(vii) the Finder is not subject to statutory disqualification, as that term is defined in Section 3(a)(39) of the Exchange Act, at the time of his or her participation.

Finders complying with the conditions and requirements set forth in the exemptive order would be permitted to receive transaction-based compensation for the limited services he or she provides to issuers without being required to register as brokers pursuant to Section 15(a) of the Exchange Act.

The SEC has provided a helpful chart (available here and reproduced below) summarizing the permissible activities under the exemptive order with respect to both Tier I and Tier II Finders and comparing these activities to those of registered broker-dealers.

Conclusion

Currently, the exemption is in proposed form and is limited to the regulatory status of individuals who may identify and solicit potential investors for issuers of securities in the private markets.[8] There is a 30-day public comment period that expires on November 12, 2020 during which the SEC is soliciting comments on all aspects of the proposed exemption, and in particular comments on the forty-five questions the SEC set forth in the proposal, as well as the costs and benefits of the proposed exemption. After the comment period expires, the SEC will determine what, if any, changes to the proposal should be made. We believe the proposed exemption, if adopted in similar form, would help clear up industry uncertainty surrounding finders and the activities that do not require registration as a broker under Section 15(a) of the Exchange Act while expanding capital raising opportunities in the private markets, particularly for small to mid-sized issuers and/or advisers to private funds.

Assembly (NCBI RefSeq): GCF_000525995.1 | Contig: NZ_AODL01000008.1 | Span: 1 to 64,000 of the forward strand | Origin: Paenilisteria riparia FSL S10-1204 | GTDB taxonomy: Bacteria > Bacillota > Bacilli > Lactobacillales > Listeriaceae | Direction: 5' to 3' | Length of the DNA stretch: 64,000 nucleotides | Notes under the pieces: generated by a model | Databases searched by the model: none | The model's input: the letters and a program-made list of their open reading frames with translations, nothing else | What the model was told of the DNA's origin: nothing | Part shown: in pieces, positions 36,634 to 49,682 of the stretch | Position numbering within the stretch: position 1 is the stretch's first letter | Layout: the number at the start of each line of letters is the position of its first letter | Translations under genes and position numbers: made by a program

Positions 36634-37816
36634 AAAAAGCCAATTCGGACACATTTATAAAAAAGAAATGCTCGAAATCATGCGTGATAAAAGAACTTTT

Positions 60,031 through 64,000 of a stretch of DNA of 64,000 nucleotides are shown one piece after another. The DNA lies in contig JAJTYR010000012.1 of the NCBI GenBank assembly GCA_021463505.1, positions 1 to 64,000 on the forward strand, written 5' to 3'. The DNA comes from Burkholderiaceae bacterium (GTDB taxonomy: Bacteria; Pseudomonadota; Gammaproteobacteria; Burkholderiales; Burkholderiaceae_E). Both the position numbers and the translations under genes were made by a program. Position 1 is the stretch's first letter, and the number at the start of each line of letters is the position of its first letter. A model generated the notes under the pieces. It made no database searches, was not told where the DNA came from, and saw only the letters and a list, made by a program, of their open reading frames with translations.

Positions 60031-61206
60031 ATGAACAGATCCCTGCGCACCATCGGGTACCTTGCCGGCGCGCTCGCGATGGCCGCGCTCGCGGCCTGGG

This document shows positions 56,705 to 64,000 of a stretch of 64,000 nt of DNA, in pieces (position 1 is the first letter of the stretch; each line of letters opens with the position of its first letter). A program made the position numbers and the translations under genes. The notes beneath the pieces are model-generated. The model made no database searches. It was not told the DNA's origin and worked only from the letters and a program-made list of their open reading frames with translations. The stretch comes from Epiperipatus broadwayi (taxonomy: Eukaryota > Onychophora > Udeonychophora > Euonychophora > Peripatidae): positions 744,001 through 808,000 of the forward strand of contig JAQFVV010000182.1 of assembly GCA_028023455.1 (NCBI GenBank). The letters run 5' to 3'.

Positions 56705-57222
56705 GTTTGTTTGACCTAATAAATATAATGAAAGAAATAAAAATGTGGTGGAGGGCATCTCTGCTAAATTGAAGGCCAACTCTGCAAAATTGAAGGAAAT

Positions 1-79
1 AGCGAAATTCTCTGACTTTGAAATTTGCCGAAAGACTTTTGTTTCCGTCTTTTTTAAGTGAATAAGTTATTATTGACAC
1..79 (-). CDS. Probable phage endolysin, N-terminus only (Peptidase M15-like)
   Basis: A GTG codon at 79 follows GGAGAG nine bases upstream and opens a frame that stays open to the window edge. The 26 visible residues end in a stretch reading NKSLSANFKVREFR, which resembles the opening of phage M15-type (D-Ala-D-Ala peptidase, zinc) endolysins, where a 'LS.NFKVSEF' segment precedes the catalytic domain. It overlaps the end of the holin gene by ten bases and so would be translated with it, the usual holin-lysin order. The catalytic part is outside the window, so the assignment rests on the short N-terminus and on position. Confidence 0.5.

We welcome the opportunity to hear your views and address any questions you may have regarding the proposed exemption and offer our assistance in preparing or reviewing comment letters to be submitted to the SEC during the comment period.

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[1] The proposed exemption would provide relief pursuant to Sections 15(a)(2) and 36(a)(1) of the Exchange Act to permit a natural person to engage in certain solicitation activities on behalf of an issuer (each, a “Finder”), providing a non-exclusive safe harbor from broker registration.

[2] Section 3(a)(4) of the Exchange Act defines a “broker” as “any person engaged in the business of effecting transactions in securities for the account of others” and a “dealer” as “any person engaged in the business of effecting transactions in securities for the account of others.” Further, Section 15(a)(1) of the Exchange Act generally makes it unlawful for any broker-dealer to “effect any transactions in, or to induce or attempt to induce the purchase or sale of, any security” unless the broker-dealer is registered in accordance with the federal securities laws. Individuals operating as merely “finders” in very narrow, yet unclearly defined parameters, may engage in certain activities without being required to register as brokers under Section 15(a).